So I made a slideshow of some of the photos:

[rockyou id=125385250]

草鹿式

14 Oct

As I mentioned in an earlier post (here), we just finished a three-day weekend because yesterday was a holiday. (It was 体育の日 (Sports Day)…(see my short FAQ about it here)).

We went to two festivals. One was on Sunday (at this post) and the other one was yesterday.

The event that we went to yesterday wasn’t really a festival but more of a ceremony.
It was the 草鹿式 (Archery Ceremony) at 靖国神社 (Yasukuni Shrine).

The literal translation of 草鹿式 would be “Grass deer ceremony“. This is because the archers, wearing traditional outfits and speaking in traditional 日本語 (Japanese), shoot arrows at a stuffed deer. Not a real deer…a fake one.
The arrows don’t have arrowheads so that they can use the target deer every year.

Like 相撲 (Sumo), this event has alot of ritual and tradition that is done before each shooting.

It was fun to watch…not as exciting as 流鏑馬 (Horseback Archery), but still fun. (Click here and here to read my posts about 流鏑馬 (Horseback Archery)).

Here are a few photos I took:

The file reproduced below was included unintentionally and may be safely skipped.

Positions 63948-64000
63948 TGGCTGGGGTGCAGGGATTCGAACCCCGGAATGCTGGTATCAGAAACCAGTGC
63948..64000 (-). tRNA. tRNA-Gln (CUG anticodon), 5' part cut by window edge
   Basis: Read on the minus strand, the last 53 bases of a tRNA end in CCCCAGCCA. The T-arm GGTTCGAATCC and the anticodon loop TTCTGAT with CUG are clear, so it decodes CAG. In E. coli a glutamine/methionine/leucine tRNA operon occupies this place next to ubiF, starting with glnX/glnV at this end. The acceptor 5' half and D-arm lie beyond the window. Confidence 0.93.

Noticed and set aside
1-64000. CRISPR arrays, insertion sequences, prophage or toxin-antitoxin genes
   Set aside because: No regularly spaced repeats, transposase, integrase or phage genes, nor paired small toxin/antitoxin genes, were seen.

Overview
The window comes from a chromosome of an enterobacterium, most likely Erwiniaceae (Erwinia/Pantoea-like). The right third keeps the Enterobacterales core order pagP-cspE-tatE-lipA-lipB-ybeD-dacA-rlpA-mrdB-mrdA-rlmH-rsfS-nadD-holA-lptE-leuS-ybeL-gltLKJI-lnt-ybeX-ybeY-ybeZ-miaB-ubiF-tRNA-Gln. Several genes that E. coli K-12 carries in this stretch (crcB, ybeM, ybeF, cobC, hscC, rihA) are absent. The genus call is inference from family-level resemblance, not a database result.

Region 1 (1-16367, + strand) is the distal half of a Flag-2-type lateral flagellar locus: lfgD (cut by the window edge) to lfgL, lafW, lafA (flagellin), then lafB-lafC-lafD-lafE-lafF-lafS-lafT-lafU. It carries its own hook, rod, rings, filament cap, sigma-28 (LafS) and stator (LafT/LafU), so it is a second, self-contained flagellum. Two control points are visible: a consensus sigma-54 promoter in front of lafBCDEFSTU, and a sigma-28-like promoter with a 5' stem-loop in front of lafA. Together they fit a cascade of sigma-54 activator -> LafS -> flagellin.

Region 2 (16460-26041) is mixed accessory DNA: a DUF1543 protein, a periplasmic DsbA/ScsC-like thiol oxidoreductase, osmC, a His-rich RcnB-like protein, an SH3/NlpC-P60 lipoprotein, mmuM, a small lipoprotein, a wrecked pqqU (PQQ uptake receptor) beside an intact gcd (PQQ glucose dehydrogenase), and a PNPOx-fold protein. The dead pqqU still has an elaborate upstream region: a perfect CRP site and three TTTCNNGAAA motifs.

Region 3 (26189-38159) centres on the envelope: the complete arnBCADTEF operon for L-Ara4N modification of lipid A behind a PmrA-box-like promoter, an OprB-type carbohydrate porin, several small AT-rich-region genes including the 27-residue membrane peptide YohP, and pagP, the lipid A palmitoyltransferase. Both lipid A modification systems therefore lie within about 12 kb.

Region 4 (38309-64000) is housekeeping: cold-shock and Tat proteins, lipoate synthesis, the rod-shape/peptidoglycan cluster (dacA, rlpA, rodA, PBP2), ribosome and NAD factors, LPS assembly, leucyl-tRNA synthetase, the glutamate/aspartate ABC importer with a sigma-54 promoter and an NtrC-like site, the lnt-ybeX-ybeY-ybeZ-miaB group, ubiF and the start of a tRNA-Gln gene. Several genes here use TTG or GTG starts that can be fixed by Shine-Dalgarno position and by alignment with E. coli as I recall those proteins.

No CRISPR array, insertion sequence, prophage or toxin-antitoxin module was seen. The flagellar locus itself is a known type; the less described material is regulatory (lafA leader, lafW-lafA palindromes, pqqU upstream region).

Here are some videos:

Because 靖国神社 (Yasukuni Shrine) is where all who have died fighting for Japan are enshrined, it attracts Japan’s right-wing extremists.

But they are a minority. Most visitors to 靖国神社 (Yasukuni Shrine) are just like visitors to war memorials in other countries…only there to honor the sacrifice and the memories of soldiers who died in battle. (See an earlier post I wrote about 靖国神社 (Yasukuni Shrine) here).

After we left there, we went to the nearby 昭和館 (Showa-kan).

The 昭和時代 (Showa Period) in Japan was when the current Emperor’s father was alive and was Emperor. The 昭和館 (Showa-kan) is a museum that focuses on how life in Japan was during and just after World War 2.

I couldn’t take any pictures inside but it was very interesting. Japan has changed alot since then and there were many hardships back then. But some things, like the food that Japanese people eat, is still quite the same.

The museum’s website is here (日本語 (Japanese) only).

Over the years I have seen many American celebrites do television commercials in Japan. (Kinda like in that overrated movie “Lost In Translation“. (I thought that was a painfully boring movie…but some people, it seems, liked it alot. C’est La Vie. Did you like it?)).

Tommy Lee Jones has been making humorous commercials for Boss Coffee for awhile now.

Most of the American celebrities just say a few lines in English or they may say a couple words of Japanese…but they usually slaughter the language if they do. Tommy Lee Jones speaks Japanese pretty good in his commercials though.